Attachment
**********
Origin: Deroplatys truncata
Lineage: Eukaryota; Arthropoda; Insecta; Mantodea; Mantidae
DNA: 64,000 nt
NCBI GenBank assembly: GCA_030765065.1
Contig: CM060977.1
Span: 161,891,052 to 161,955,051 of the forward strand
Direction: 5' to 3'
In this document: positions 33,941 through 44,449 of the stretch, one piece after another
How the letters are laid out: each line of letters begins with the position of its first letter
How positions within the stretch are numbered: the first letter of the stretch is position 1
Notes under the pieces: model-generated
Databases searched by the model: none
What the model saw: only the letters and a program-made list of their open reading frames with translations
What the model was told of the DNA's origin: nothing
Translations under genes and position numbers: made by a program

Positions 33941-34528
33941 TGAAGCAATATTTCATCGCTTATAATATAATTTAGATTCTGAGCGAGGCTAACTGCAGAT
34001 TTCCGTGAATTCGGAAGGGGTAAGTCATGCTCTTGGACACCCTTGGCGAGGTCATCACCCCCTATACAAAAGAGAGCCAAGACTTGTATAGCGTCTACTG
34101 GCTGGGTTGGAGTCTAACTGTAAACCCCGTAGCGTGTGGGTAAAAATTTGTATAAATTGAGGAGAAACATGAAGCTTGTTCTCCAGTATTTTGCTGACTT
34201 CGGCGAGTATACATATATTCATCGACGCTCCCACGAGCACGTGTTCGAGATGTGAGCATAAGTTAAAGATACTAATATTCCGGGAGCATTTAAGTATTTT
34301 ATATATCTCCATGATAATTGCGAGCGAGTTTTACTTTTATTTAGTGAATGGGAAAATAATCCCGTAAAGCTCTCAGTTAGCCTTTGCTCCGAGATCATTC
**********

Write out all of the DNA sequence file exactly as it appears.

Origin: Deroplatys truncata
Lineage: Eukaryota; Arthropoda; Insecta; Mantodea; Mantidae
DNA: 64,000 nt
NCBI GenBank assembly: GCA_030765065.1
Contig: CM060977.1
Span: 161,891,052 to 161,955,051 of the forward strand
Direction: 5' to 3'
In this document: positions 33,941 through 44,449 of the stretch, one piece after another
How the letters are laid out: each line of letters begins with the position of its first letter
How positions within the stretch are numbered: the first letter of the stretch is position 1
Notes under the pieces: model-generated
Databases searched by the model: none
What the model saw: only the letters and a program-made list of their open reading frames with translations
What the model was told of the DNA's origin: nothing
Translations under genes and position numbers: made by a program

Positions 33941-34528
33941 TGAAGCAATATTTCATCGCTTATAATATAATTTAGATTCTGAGCGAGGCTAACTGCAGAT
34001 TTCCGTGAATTCGGAAGGGGTAAGTCATGCTCTTGGACACCCTTGGCGAGGTCATCACCCCCTATACAAAAGAGAGCCAAGACTTGTATAGCGTCTACTG
34101 GCTGGGTTGGAGTCTAACTGTAAACCCCGTAGCGTGTGGGTAAAAATTTGTATAAATTGAGGAGAAACATGAAGCTTGTTCTCCAGTATTTTGCTGACTT
34201 CGGCGAGTATACATATATTCATCGACGCTCCCACGAGCACGTGTTCGAGATGTGAGCATAAGTTAAAGATACTAATATTCCGGGAGCATTTAAGTATTTT
34301 ATATATCTCCATGATAATTGCGAGCGAGTTTTACTTTTATTTAGTGAATGGGAAAATAATCCCGTAAAGCTCTCAGTTAGCCTTTGCTCCGAGATCATTC